John Smith (1781-1854) 16 June 1781 Derry, Rockingham County, New Hampshire, United States 23 May 1854 Salt Lake City, Salt Lake County, Utah, United States Clarissa Lyman (1790-1854)
Julia Hills (1783-1853)

Susannah Smith (1783-1849)
Stephen Smith (1785-1802)
Sarah Smith (1789-1824)

Early Life

Asael Smith born in Topsfield Massachusetts, 7 March 1744 (New Style), passed his boyhood under care of his stepmother. At age twenty-three he married Mary Duty, "of Wenham (Windham) N. H." says the old Topsfield record, the marriage occurring on 12 February 1767. The department of vital statistics of the State of New Hampshire, carries a record of, this marriage as well as the Topsfield, Massachusetts, entries,which makes it seem likely that the ceremony was performed in Windham, her home. She was the daughter of Moses and Mary (Palmer) Duty, and was born in Rowley, Massachusetts, 16 October 1743.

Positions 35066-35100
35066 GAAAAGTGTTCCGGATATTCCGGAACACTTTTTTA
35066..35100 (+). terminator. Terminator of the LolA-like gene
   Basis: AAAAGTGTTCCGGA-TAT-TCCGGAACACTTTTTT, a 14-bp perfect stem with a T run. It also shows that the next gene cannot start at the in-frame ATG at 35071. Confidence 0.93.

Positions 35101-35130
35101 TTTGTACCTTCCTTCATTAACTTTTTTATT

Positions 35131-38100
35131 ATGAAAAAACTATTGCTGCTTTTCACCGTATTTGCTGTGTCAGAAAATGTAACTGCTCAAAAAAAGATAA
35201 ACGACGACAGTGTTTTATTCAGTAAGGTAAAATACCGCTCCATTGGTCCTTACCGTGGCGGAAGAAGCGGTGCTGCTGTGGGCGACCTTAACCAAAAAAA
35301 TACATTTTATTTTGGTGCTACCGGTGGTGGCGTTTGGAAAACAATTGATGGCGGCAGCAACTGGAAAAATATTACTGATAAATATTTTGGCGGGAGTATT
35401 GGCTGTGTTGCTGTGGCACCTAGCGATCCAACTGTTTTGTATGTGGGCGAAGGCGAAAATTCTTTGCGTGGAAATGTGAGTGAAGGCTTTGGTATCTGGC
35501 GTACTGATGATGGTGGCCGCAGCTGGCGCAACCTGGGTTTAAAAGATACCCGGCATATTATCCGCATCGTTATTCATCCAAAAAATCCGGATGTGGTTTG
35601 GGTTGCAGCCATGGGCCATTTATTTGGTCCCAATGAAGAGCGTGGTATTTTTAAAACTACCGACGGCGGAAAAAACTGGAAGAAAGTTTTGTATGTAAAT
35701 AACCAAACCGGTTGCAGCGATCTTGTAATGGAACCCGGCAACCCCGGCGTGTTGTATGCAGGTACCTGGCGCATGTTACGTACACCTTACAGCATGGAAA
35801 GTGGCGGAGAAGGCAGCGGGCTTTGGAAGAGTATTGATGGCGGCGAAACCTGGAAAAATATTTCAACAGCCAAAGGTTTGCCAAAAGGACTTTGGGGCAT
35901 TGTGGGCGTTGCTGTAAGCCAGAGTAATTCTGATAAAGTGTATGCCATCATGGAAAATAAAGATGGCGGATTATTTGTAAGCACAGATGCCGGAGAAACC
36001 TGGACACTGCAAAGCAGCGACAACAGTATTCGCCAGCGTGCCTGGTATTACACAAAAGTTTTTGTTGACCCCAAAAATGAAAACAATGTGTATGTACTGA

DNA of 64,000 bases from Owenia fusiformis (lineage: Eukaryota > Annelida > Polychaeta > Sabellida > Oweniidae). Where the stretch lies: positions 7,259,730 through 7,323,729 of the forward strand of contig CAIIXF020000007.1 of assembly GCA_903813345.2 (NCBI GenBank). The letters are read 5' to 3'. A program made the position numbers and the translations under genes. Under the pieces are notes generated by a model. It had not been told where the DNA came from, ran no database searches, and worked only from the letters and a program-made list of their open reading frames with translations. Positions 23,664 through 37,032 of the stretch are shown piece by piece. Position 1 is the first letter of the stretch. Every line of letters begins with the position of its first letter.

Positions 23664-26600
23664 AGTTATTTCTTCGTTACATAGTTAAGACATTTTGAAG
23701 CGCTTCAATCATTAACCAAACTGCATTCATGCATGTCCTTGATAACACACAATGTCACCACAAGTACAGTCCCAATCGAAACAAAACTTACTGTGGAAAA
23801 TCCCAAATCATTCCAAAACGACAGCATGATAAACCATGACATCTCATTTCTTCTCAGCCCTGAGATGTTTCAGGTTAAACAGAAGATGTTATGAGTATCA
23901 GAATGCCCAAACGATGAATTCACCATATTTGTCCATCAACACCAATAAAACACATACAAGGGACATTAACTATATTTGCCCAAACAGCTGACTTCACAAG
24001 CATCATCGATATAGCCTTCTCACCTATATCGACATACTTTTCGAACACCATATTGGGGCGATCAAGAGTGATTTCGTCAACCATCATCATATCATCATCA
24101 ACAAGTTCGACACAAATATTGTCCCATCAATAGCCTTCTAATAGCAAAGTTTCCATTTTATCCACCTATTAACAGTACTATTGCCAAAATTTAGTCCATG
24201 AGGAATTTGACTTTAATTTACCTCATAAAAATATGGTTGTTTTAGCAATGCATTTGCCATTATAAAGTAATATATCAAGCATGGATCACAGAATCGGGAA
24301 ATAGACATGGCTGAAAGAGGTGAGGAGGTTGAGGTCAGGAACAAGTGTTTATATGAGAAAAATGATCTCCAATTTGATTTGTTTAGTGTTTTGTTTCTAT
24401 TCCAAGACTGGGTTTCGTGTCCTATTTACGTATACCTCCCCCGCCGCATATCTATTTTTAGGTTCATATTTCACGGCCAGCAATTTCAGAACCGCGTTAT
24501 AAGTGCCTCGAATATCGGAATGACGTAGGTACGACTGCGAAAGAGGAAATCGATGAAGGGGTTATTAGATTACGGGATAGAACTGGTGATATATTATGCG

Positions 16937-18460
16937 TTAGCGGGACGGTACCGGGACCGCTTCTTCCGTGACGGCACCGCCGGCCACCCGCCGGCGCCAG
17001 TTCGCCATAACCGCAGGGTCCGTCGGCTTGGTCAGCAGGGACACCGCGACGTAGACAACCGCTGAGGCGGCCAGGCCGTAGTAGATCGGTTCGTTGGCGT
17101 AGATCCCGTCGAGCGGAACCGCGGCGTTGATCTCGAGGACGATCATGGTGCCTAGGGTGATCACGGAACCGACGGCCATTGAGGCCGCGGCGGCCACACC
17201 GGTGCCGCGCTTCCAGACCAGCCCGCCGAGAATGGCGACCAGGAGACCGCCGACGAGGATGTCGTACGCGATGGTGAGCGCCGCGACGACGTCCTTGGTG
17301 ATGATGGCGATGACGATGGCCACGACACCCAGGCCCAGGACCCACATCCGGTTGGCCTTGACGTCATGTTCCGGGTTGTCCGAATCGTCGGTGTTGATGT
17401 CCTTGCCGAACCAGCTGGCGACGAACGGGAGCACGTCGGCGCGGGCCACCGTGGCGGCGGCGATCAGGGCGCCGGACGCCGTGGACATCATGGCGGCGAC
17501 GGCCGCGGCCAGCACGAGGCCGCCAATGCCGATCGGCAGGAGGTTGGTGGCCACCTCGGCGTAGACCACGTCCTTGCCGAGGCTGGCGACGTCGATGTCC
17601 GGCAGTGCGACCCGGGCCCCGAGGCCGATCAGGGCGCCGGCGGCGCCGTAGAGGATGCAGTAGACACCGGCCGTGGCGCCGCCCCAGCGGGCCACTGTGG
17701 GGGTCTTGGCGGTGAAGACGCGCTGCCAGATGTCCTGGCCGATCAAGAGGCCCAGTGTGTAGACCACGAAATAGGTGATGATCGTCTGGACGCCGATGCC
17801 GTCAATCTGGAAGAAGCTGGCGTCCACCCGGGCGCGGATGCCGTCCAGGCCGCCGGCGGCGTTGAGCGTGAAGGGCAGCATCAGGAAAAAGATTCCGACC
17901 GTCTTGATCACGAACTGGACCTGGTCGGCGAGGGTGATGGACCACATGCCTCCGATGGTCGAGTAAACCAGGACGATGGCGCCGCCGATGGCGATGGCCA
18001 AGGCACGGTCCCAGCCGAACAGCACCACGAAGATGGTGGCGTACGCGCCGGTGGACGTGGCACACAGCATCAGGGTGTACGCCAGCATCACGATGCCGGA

Revolutionary War Service

They lived in Topsfield until after the birth of their third child, when, in 1772, they moved to Windham, New Hampshire. While living in this or a neighboring town, Asael gave his service iii the Revolutionary War, enlisting in July 1776 under Captain John Nesmith, in Colonel Joshua Wingate's Regiment of New Hampshire troops. They were mustered for Canada service, and marched to join the northern armies under Thornton and Bartlett. (New Hampshire Revolutionary Rolls 1; 342, 349.)

Derryfield Town Clerk